Kit review – nootropics design EZ-Expander Shield

Hello readers

Today we are going introduce an inexpensive yet useful kit for Arduino people out there – the nootropic design EZ-Expander shield. As the name would suggest, this is an Arduino shield kit that you can easily construct yourself. The purpose of the shield is to give you an extra 16 digital outputs using only three existing digital pins. This is done by using two 74HC595 shift registers – whose latch, clock and data lines are running off digital pins 8, 12 and 13 respectively. For more information about the 74HC595 and Arduino, read my tutorial here, or perhaps download the data sheet.

Before moving forward I would like to note that the kit hardware is licensed under Creative Commons by-sa v3.0, and the design files are available on the nootropic design website; the software (Arduino library) is licensed under the CC-GNU LGPL. Nice one.

However, there is a library written instead to make using the new outputs easier. More on that later… now let’s build it and see how the EZ-Expander performs…

Packaing is simple and effective, like most good kits these days – less is more:

Everything you need and nothing you do not. The design and assembly instructions can be found by visiting the URL as noted on the label. The parts are simple and of good quality:

The PCB is great, a nice colour, solder-masked and silk-screened very well. And IC sockets – excellent. There has been some discussion lately on whether or not kit producers should include IC sockets, I for one appreciate it. However, what I did not appreciate was having to chop up the long header socket to make a six- and eight-pin socket, as such:

Why the producers did not include real 6 and 8 pin sockets is beyond me. I’m not a fan of chopping things up, but my opinion is subjective. However there are a few extra pin-widths for a margin of error, so life goes on. The instructions on the nootropic design website were well illustrated, however the design is that simple you can determine it from the PCB. First, in with the capacitors for power smoothing:

Then solder in those lovely IC sockets and the header sockets:

Then time for the shield pins themselves. As usual, the easiest way is to insert the pins into another socket, then drop the new shield on top and solder away:

Finally, insert the shift registers, and you’re done:

The shield is designed to still allow access to the digital pins zero to seven, and the analogue pins. Here is a top-down view of the shield in use:

From a software perspective, download the library from here and install it into your arduino-00xx\libraries folder. Then it is simple to make use of the new outputs (20 to 35) on the shield, just include the library in your sketch as such:

#include <EZExpander.h>

then create an EZexpander object:

EZExpander expander = EZExpander();

with which you can control the outputs with. For example,

expander.digitalWrite(20, HIGH);

sets the new output pin number 20 high. You can also buffer the pin mode requests, and send the lot out at once. For example, if you wanted pins 21, 22 and 23 to be HIGH at once, you would execute the following:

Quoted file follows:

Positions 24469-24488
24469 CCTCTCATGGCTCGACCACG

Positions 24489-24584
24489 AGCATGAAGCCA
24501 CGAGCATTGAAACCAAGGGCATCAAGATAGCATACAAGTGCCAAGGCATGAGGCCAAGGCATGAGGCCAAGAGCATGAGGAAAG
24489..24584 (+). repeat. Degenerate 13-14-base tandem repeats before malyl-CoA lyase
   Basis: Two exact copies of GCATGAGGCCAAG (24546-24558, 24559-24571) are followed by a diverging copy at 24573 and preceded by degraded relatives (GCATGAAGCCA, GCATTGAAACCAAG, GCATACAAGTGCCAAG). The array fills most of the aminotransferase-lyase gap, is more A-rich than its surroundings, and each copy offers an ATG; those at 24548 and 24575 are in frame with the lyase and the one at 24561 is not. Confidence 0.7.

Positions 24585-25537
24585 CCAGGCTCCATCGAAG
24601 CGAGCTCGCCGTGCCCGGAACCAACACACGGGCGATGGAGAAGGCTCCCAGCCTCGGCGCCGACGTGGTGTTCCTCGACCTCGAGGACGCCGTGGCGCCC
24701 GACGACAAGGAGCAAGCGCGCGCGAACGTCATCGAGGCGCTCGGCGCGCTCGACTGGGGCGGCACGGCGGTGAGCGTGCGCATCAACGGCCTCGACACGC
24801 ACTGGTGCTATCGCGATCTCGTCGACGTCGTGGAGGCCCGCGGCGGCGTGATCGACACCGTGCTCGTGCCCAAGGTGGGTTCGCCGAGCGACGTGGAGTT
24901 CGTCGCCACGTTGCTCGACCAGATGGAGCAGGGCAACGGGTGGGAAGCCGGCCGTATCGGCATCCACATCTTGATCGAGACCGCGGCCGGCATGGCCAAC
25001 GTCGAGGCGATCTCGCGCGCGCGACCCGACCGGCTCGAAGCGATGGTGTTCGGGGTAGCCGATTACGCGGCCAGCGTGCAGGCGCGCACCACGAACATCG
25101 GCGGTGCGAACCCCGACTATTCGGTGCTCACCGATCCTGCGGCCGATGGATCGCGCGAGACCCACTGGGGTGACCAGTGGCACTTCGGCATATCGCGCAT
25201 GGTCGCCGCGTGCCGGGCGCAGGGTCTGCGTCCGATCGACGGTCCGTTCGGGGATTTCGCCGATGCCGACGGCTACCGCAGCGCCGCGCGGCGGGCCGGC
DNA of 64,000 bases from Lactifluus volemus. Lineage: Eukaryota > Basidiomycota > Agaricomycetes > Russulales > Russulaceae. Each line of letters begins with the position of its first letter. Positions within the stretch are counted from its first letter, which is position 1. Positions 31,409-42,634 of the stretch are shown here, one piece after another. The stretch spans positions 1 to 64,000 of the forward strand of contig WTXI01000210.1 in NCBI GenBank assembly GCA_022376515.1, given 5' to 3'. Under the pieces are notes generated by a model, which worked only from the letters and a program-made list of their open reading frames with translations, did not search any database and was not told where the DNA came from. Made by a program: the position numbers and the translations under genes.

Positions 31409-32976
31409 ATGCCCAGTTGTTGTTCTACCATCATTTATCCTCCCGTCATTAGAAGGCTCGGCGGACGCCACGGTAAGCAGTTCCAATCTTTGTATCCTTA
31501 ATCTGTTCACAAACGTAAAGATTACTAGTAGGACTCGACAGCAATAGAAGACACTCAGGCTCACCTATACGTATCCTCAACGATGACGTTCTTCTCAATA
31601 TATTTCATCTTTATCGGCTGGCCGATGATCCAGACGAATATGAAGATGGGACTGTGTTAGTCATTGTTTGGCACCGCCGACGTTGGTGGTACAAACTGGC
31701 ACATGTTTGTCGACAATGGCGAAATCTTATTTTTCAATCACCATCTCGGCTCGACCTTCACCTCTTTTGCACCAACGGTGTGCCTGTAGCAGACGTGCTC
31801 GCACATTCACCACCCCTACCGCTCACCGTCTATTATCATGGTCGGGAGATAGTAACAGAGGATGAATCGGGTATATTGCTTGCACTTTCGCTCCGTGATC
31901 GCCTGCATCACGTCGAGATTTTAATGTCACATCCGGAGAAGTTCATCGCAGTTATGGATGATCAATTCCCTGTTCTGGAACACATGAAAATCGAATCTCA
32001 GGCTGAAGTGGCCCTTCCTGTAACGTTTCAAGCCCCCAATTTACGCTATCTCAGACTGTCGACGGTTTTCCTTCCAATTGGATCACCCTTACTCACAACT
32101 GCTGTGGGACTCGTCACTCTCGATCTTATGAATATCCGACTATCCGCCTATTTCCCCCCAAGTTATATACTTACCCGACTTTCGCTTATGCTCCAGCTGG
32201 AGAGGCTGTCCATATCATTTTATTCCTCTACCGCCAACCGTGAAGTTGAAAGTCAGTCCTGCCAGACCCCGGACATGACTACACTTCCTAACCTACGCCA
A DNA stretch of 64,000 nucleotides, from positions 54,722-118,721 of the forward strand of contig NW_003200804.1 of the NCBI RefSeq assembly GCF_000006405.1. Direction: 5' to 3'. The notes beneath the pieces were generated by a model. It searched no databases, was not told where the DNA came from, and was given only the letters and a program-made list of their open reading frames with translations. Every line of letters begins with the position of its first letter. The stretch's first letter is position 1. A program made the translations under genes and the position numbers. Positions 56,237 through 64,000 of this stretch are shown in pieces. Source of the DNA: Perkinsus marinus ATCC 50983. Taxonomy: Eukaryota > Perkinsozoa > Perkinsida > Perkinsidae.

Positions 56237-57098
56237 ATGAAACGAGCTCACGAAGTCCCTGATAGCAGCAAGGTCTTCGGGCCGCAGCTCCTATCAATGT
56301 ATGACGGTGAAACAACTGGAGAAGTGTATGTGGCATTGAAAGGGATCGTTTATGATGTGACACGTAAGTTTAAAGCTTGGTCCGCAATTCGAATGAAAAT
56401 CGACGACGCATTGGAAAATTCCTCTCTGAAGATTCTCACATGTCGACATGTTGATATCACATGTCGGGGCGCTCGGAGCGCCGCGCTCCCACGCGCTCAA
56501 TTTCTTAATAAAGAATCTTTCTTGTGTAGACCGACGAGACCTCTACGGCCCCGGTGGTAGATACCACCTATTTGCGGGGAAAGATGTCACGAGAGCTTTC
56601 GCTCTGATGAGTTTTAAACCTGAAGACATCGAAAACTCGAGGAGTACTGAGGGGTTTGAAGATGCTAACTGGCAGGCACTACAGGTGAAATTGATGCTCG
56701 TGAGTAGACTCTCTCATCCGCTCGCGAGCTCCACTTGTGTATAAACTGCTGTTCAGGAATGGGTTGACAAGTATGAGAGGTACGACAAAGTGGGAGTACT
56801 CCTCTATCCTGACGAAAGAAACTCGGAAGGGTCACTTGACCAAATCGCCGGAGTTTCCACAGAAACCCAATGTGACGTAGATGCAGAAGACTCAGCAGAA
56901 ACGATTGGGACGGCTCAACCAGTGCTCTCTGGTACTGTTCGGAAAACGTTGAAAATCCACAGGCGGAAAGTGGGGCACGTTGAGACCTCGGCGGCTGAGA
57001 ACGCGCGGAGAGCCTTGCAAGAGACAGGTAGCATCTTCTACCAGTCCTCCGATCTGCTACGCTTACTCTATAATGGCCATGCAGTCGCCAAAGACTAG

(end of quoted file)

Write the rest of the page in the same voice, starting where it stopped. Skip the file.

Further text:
expander.digitalWrite(21, HIGH, false);
expander.digitalWrite(22, HIGH, false);

expander.digitalWrite(23, HIGH, false);

expander.doShiftOut();

What happened is that you set the pin status up in advance, then sent all the commands out at once using the expander.doShiftOut(); function. The maximum amount of current you can source from each new output according to the designers is theoretically six milliamps, which is odd as the 74HC595 data sheet claims that 25 milliamps is possible. In the following demonstration I sourced 10 milliamps per LED, and everything was fine. Here is the sketch for your reference:

/* EZ-Expander shield demo
CC by-sa v3.0 tronixstuff.com/kitreviews */
#include <EZExpander.h> // you need the library  EZExpander expander = EZExpander(); // and to create an EZExpander object void setup()
{}
void loop()
{
for (int z=0; z<5; z++)
{
for (int i=20;i<=35;i++)
{
expander.digitalWrite(i, HIGH);
}
delay(1000);
for(int i=20;i<=35;i++)
{
expander.digitalWrite(i, LOW);
}
delay(1000);
}
for (int z=0; z<10; z++)
{
for (int i=20;i<=35;i++)
{
expander.digitalWrite(i, HIGH);
delay(250);
 }
delay(1000);
for(int i=20;i<=35;i++)
{
expander.digitalWrite(i, LOW);
delay(250);
}
delay(1000);
}
}

And the demonstration in action:

http://www.youtube.com/v/zED19p870Wk&hl=en&fs=1

Overall, this is an inexpensive and simple way to gain more outputs on an Arduino Duemilanove/Uno or 100% compatible board. Also good for those who are looking for a kit for basic soldering practice that has a real use afterwards.

You can purchase the kit directly from Little Bird Electronics. As always, thank you for reading and I look forward to your comments and so on. Furthermore, don’t be shy in pointing out errors or places that could use improvement. Please subscribe using one of the methods at the top-right of this web page to receive updates on new posts. Or join our Google Group.

High resolution images are available on flickr.

Otherwise, have fun, be good to each other – and make something! :)

 

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By John Boxall

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